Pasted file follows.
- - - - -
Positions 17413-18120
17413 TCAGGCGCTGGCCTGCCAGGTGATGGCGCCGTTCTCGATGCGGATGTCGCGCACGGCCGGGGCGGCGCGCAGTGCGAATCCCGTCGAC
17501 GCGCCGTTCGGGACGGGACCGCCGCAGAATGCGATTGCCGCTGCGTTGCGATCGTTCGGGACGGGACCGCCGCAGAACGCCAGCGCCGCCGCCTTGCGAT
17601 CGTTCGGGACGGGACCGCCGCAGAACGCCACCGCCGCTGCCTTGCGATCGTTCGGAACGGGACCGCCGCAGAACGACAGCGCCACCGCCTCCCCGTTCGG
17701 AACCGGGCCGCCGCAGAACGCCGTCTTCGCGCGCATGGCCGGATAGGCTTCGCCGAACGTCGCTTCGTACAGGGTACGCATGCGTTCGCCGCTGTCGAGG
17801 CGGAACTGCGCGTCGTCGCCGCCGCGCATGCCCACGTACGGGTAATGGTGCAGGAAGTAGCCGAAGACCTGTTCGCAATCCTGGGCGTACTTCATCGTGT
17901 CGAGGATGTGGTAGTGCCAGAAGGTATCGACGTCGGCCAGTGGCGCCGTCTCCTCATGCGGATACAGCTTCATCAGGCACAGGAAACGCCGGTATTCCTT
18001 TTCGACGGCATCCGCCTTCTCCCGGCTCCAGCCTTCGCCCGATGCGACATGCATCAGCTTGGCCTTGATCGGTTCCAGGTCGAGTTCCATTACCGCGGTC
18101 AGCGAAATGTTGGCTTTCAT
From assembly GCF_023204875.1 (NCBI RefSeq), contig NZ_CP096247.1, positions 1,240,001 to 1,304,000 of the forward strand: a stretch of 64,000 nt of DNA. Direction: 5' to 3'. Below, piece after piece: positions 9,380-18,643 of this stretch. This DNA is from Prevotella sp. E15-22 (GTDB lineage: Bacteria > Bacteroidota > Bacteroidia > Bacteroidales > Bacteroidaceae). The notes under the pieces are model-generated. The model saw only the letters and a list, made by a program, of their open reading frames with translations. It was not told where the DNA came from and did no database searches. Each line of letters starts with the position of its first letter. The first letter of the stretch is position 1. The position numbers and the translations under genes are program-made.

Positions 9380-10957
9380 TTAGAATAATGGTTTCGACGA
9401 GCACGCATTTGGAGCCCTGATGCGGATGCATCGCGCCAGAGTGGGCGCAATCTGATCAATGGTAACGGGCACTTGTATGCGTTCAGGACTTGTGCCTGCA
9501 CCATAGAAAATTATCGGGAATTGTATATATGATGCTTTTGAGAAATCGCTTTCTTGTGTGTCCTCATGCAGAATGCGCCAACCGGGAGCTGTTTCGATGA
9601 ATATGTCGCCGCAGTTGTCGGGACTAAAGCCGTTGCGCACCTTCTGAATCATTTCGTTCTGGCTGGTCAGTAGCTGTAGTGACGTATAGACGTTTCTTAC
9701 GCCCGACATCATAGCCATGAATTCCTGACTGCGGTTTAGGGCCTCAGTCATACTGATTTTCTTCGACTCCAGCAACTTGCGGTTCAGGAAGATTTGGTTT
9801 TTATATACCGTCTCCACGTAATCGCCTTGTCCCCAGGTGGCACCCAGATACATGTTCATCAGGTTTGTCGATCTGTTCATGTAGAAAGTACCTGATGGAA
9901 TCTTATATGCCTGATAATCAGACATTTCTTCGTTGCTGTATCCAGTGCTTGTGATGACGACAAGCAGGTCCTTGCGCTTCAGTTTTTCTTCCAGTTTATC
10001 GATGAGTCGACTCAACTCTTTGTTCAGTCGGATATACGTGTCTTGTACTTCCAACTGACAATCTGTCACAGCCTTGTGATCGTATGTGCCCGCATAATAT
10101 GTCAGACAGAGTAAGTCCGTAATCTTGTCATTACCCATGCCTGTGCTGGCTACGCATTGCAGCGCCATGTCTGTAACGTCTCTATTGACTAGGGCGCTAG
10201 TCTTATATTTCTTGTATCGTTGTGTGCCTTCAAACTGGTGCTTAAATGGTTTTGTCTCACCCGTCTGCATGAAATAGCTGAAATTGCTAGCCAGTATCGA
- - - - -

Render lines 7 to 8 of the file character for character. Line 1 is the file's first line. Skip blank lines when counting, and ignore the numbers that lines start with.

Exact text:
17901 CGAGGATGTGGTAGTGCCAGAAGGTATCGACGTCGGCCAGTGGCGCCGTCTCCTCATGCGGATACAGCTTCATCAGGCACAGGAAACGCCGGTATTCCTT
18001 TTCGACGGCATCCGCCTTCTCCCGGCTCCAGCCTTCGCCCGATGCGACATGCATCAGCTTGGCCTTGATCGGTTCCAGGTCGAGTTCCATTACCGCGGTC